Take the 2-minute tour ×
Stack Overflow is a question and answer site for professional and enthusiast programmers. It's 100% free, no registration required.

I was writing some native code on Android using NDK(jni). I want to turn off the gcc compiler optimization. For now I add LOCAL_CFLAGS += -O0 to Android.mk, I'm not sure if it is working.

I wrote some code to test the loop overhead like this:

// gettime
for(int i = 0 ; i<10000;i++)

// gettime

The time difference is too small that I'm sure that the loop has been deleted by the compiler. I can change i to a volatile variable, but I want to test if I have turned off the compiler optimization correctly.

How can I know the optimization level that is used by gcc(ndk-build), can I set make to verbose to get all the messages?

Thanks in advance.

share|improve this question
10k incs is very likely to be done in 10k clock cycles. That's really fast even on a "slow" processor. –  Mat Feb 7 '12 at 8:34

2 Answers 2

up vote 5 down vote accepted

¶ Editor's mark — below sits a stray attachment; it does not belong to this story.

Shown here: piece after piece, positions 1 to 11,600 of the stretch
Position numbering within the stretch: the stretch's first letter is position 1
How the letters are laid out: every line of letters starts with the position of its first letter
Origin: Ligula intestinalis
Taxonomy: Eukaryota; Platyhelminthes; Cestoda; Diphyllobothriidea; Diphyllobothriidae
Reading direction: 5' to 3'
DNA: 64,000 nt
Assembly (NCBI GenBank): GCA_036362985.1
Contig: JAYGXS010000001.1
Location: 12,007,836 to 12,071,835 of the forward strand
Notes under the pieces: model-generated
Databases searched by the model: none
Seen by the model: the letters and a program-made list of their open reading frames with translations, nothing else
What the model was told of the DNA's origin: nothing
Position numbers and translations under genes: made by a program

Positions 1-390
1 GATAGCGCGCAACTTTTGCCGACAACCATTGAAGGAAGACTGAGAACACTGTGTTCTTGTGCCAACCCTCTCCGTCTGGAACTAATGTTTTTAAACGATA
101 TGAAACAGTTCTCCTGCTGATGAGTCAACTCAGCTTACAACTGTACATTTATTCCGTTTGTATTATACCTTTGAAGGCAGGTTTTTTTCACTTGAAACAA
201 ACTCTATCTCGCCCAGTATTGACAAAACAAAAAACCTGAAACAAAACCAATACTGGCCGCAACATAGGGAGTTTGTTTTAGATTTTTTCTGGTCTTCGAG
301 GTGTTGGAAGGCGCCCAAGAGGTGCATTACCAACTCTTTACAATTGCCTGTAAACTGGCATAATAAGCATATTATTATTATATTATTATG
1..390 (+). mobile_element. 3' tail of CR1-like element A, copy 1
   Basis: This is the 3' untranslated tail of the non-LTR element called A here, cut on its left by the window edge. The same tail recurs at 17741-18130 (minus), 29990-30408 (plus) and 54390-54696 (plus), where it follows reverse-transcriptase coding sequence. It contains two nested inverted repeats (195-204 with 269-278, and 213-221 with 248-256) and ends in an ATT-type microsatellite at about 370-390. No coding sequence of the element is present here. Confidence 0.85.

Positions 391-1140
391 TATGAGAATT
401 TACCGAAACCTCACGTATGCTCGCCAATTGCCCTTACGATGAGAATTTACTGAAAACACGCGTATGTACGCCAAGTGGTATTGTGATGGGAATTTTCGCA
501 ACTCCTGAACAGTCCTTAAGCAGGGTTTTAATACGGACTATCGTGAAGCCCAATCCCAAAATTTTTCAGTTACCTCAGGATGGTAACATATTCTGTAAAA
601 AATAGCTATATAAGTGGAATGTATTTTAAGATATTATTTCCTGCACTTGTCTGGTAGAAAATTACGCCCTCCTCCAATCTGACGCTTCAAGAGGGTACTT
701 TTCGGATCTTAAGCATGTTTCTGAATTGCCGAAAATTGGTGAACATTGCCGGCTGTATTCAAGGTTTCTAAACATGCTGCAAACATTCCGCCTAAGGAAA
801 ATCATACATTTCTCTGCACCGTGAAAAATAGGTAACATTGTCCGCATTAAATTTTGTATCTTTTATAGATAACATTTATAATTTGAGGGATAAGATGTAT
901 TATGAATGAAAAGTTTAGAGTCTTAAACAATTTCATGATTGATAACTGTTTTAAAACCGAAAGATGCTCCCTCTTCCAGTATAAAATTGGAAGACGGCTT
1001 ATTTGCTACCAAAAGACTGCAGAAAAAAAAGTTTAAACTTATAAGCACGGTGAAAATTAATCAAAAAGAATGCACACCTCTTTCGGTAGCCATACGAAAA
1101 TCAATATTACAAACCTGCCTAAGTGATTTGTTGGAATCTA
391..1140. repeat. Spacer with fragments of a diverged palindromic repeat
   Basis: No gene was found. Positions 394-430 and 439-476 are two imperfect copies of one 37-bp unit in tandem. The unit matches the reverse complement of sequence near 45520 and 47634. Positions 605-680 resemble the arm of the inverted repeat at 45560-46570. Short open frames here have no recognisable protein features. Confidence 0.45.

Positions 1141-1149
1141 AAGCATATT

See here how to disable optimizations: Android NDK assert.h problems

Basically what you need to do is to add

APP_OPTIM := debug

to your Application.mk file

share|improve this answer
It works! Tons of thanks! –  Gen Liu Feb 7 '12 at 22:17

The compiler defines a macro named __OPTIMIZE__ when optimization is enabled.

If you insert these lines into any C file, then the compile will fail if your make flags didn't work for that file.

#ifdef __OPTIMIZE__
#error Optimization enabled. That's not right!

Another possibility is to check the arch-specific flags on a built binary file (.o or executable).

readelf -A myfile.o

ARM has a flag that indicates the optimization level, but I think the Android toolchain might be a little old to use that correctly, so YMMV.

share|improve this answer
Yes, I check it with you code, the -O0 is not working, compiler just throws the error message. Then how to correctly turn off optimization for android-jni project? –  Gen Liu Feb 7 '12 at 17:09

Your Answer


By posting your answer, you agree to the privacy policy and terms of service.

Not the answer you're looking for? Browse other questions tagged or ask your own question.